SF Supes to Honor Tenderloin Tenant Leader

by on February 22, 2016

Tenant Leader Brenda Washington

Brenda Washington, a Jefferson Hotel tenant organizer and a key tenant leader in San Francisco’s Tenderloin, will be honored by the San Francisco Board of Supervisors on February 23 as part of Black History Month.

This recognition is well deserved.

The term “leader” is often overused, but Washington is precisely that. Jefferson Hotel tenants at 440 Eddy follow her lead, whether it be on making sure tenant common spaces stay clean or the hotel’s outside planters are watered and free of debris.

Washington promotes positive activity on her block and in the entire Tenderloin. She is at every City Hall hearing impacting the Tenderloin or SRO tenants. Last week she was at the DBI Commission testifying against proposed residential hotel conversions. Washington has led efforts to get more police in the Tenderloin and to ensure that new housing developments bring jobs to neighborhood residents.

Brenda Washington is part of a long tradition of SRO tenant activism in the Tenderloin. As I describe in my book, The Tenderloin: Sex, Crime and Resistance in the Heart of San Francisco, SRO residents since Don Feeser and Win Cottrell in the 1980’s have long led efforts to preserve the neighborhood’s primarily low-income character. SRO tenants have similarly pushed hardest to improve the quality of life in the community. Former TNDC Executive Director Kelly Cullen lived in the Aarti SRO when he came to the Tenderloin and that this experience shaped his years of devotion to the neighborhood.

One reason the Tenderloin’s progress starting in the late 1970’s  stagnated a decade later was that the neighborhood’s SRO tenant leadership had been displaced. Not by speculators, but by the city’s hotline hotel program, which turned Tenderloin SRO’s into quasi homeless shelters.

It was not until the city launched its master leasing program in 1998 (which the Jefferson joined a year later) that longterm tenants like Brenda Washington could return to Tenderloin SRO’s.  And the positive impact of their return is clear from all of the work they have done and are doing to improve the Tenderloin. This includes getting  planters installed in front of SRO’s,  ensuring the streetscapes in front of SRO hotels are safe and clean, pressuring for increased police crackdowns on drug dealing, and supporting a wide range of community-building programs in the Tenderloin.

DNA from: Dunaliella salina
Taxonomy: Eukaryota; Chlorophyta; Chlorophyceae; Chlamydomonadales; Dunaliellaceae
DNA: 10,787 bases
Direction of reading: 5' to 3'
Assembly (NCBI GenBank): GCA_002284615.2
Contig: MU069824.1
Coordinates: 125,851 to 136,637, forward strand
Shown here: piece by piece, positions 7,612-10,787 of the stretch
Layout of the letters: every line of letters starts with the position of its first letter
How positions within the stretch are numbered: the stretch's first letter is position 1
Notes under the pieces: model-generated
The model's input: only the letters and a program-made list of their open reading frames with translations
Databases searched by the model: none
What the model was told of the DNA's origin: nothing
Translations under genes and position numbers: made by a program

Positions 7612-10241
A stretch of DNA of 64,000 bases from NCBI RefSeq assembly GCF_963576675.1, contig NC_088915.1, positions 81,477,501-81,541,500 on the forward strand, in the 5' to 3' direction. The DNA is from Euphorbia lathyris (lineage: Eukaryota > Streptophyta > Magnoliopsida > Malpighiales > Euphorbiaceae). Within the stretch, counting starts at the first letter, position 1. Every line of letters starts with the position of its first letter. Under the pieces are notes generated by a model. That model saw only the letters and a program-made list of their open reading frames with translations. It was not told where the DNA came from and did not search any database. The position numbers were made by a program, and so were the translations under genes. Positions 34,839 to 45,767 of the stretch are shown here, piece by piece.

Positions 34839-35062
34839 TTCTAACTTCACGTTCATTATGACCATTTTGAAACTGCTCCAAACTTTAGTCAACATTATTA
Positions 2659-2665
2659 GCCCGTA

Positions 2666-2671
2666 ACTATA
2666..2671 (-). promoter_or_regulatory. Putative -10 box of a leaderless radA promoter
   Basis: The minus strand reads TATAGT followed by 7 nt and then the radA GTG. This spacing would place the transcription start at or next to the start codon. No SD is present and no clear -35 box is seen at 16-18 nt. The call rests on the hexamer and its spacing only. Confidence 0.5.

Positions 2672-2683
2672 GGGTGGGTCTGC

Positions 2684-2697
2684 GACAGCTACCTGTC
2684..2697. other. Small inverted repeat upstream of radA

Brenda Washington is the quintessential community builder. And she is joined by an increasing number of other SRO tenants taking the lead on neighborhood improvements in the Tenderloin.

In addition to her organizing and community building skills (which include her role on the Board of the Tenderloin Museum), Washington has one specialty that sets her apart: she is a master in the fine art of barbecue. People in the Tenderloin love barbecue and Brenda is a legend in the Jefferson based on the opportunities she has had to demonstrate her prowess.

We need to get a place for Brenda to cook her barbecue because lines will go down the block. We thought we had a spot this past summer and all of the Jefferson tenants were disappointed when it fell through. We’ll keep trying.

Brenda’s honoring by Supervisor Jane Kim takes place at City Hall on Tuesday, February 23 at 2:30 pm. If you know Brenda come down to the Board of Supervisors chambers and watch her get honored. She is the last person who ever seeks recognition, which will make celebrating her community service that much more fun.

Randy Shaw is Editor of Beyond Chron and Director of the Tenderloin Housing Clinic, which leases the Jefferson Hotel.


Randy Shaw

Randy Shaw is the Editor of Beyond Chron and the Director of San Francisco’s Tenderloin Housing Clinic, which publishes Beyond Chron. Shaw is the author of four books on activism, including The Activist's Handbook: Winning Social Change in the 21st Century, and Beyond the Fields: Cesar Chavez, the UFW and the Struggle for Justice in the 21st Century. His new book is The Tenderloin: Sex, Crime and Resistance in the Heart of San Francisco

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